This letter was written to a shaikh [Shaikh Abd-us-Samad Sultanpûrî]. It informs that arrogance and contempt are illnesses:
Hamd be to Allâhu ta'âlâ and salâm to those slaves of His whom He has chosen! You ask: "When I do riyâdat and pray, my nafs swells with importance. He thinks there is noone to be as pious and as good as he is. When I do something incompatible with the Sharî'at, I consider myself needy, incapable. What is its medicine?" O my brother who has attained Allah's blessing and favour! Feeling oneself needy and incapable, which you describe as the second mood, is a result of repentance, a great blessing. If you do not repent having sinned — may Allâhu ta'âlâ protect us — and if sinning comes sweet to you, you will become an insistent and addicted sinner. Repentance is a part of tawba. Insisting on committing venial sins will cause grave sins. And insisting on grave sins will lead one to disbelief. That second state of yours is a great blessing. Thank Allâhu ta'ala for it so that your repentance will increase and will protect you against actions unsuitable with the Sharî'at. The seventh âyat of Ibrâhîm Sûra purports, "If you thank Me, I shall increase My blessing!" The first kind of state which your nafs is sometimes in is pride; that is, it is self-arrogance based on having worshipped. Arrogance is a horrible poison. Being a fatal disease, it does away with worships and goodness. It is like fire burning the wood. Pride originates from liking one's worships, from deeming them well done. Its medicine is to do the opposite. For doing this, one should see one's good deeds as deficient, consider one's secret defects in them, and thus realize that one's worship is defective and badly done. In fact, one should find them likely to be disliked and refused. A hadîth states, "There are many people who read the Qur'ân, but the Qur'ân accurses them." Another hadîth states, "There are many people who fast but their fast is no more than suffering hunger and thirst." One should not think that there is nothing wrong with one's worship or good deeds. If one reflects on the matter a little, with the help of Allâhu ta'âlâ one will find it all badly done. One will not even sense any smell of beauty. Can pride ever exist in such a person? Can the nafs be content with itself? When a person finds his deeds and worships defective there will be an increase in their value. They will become worthy of acceptance. Strive to see your good deeds so, lest you should feed your own ego. Otherwise, it will yield very bad consequences. Only those whom Allâhu ta'âlâ likes can escape such a disaster. A person who has attained the blessing of finding his worships and good deeds faulty and defective will be in such a mood that he will think that the angel on his right shoulder, who has been appointed to write down his good deeds, has been writing nothing. For, he cannot see himself doing any goodness for the angel to write. And he thinks that the angel who writes down his bad deeds on his left shoulder has been writing ceaselessly. For, he sees that all the things he does are bad and unworthy. An ârif who has attained to this state is blessed with a blessing which not everybody can understand or describe. Translation of a Persian line:
|At this point, the point of the pen broke.
Salâm to those who are on the right way!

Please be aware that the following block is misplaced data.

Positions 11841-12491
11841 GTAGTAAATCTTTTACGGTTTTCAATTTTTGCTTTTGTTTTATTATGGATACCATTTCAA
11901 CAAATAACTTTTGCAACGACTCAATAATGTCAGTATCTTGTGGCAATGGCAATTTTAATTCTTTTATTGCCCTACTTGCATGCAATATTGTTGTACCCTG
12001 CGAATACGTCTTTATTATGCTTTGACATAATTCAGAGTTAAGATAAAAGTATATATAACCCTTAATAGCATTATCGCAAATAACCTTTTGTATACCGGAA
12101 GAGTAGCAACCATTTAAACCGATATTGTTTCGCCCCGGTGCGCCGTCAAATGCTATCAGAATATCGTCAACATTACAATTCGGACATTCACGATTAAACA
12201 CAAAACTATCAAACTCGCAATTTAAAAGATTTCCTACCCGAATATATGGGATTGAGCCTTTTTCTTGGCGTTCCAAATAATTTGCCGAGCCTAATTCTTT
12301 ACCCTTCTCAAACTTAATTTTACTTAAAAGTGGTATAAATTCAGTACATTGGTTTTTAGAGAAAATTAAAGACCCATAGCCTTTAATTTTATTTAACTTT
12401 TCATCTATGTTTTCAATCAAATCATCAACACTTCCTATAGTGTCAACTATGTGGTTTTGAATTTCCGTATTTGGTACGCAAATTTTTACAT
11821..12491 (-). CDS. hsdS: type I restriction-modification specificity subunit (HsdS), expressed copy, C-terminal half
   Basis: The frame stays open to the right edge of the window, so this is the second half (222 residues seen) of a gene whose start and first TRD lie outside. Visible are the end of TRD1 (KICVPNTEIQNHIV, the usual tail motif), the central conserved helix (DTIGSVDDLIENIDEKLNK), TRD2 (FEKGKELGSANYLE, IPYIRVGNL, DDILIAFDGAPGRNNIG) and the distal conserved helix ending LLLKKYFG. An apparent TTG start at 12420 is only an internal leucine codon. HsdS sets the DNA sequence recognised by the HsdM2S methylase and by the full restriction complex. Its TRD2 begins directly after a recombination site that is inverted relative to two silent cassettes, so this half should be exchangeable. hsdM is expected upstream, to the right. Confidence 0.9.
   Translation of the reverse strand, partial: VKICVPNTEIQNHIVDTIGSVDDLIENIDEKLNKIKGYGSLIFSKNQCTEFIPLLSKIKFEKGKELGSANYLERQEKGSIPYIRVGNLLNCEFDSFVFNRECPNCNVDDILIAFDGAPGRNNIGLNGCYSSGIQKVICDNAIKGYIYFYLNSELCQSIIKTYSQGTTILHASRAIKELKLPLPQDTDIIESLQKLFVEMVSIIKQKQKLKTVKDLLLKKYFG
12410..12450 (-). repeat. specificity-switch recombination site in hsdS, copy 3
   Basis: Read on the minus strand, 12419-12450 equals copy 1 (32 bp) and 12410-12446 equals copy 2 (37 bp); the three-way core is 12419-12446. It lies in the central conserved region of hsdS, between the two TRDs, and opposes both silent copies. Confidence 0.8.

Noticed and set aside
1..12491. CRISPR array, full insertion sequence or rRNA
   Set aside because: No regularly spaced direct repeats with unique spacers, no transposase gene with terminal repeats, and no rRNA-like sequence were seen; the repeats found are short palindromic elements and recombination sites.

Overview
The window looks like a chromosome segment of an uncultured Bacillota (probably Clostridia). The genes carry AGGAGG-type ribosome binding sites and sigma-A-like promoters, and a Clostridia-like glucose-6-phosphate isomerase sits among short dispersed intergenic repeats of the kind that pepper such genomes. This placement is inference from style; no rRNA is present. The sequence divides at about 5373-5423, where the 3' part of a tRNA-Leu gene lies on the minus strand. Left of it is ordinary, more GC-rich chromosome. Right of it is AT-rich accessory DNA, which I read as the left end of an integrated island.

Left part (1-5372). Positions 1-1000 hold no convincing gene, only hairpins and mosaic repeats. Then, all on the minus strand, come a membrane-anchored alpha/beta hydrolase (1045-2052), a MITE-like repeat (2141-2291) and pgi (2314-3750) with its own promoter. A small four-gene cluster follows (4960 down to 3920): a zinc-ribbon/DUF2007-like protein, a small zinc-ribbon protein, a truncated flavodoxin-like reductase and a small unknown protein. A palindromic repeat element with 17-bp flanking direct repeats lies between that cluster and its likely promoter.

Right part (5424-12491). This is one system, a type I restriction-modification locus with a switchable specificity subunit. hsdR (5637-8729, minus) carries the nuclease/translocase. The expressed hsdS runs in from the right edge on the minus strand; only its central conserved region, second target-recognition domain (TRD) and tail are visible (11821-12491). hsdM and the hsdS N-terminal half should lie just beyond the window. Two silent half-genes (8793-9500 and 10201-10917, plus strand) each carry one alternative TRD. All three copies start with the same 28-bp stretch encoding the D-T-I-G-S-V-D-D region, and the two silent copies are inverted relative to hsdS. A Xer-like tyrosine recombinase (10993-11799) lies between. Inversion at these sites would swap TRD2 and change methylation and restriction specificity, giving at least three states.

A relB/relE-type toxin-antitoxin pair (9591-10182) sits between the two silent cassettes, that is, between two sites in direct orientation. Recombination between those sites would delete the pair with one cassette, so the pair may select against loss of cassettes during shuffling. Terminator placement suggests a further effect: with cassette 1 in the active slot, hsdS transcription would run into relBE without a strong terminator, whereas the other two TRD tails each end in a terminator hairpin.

[Some people who have not understood Islam and some enemies of Islam say that Muslims are selfish, egoistic and arrogant. To those who perform namâz they say, "Instead of performing namâz in order to escape Hell, get up and serve people." Above we have explained very well that the Islamic dîn is not a dîn of egoism, and that those who are not egoistic are dearer. As for performing namâz, Muslims, contrary to what the ignorant think, do not worship in order to escape Hell or to attain to comfort. They worship because it is Allah's command, because it is a duty. "Duty is to do what is commanded by the commander and not to do what he prohibits." If two commanders' orders do not agree, the superior commander's order will be done. Even in the military the primary duty is to do the superior commander's order. In order to deceive youngsters, the enemies of the dîn say, "Duty is sacred. Duty first, and namâz later." Yes, duty is even more sacred than they think it is. But the primary duty is to do the command of the most superior commander. The most superior commander is Allâhu ta'âlâ. The first duty, therefore, is namâz. No superior, no commander, no ranking officer should change this duty. One should perform namâz during the breaks, in dormitories or — if there is no other way — even in restrooms. However, the best thing to do is not to work with such black and stony-hearted enemies of the dîn and to stay away from them. Surely, Allâhu ta'âlâ will give a Muslim more sustenance through some other way. Imâm-i Ghazâlî says in his book Kimyâ-i Sa'âdat, "There will be no fertility in a job that hinders the namâz or makes it difficult. There is abundance in those jobs that are convenient for the namâz." He says on the seventy-ninth page, "Rasûlullah states, 'Muslim means a person who does not harm Muslims with his hand or tongue.' Each Muslim should be so. A hadîth states, 'Of you, the one with the most perfect îmân is the one with the most beautiful moral character.' "As it is seen, even îmân is measured with morals, with being useful to others. In my work Islâm Ahlâkı (Islamic Morals), published in Turkish in 1981, the good manners Muslims should develop are written in detail. When performing namâz a person extends salâms to all Believers and prays for them. But he who does not perform namâz trespasses on this right of Believers. Then, performing namâz is not egoism, but it is benefaction. And it is cruelty not to perform namâz.]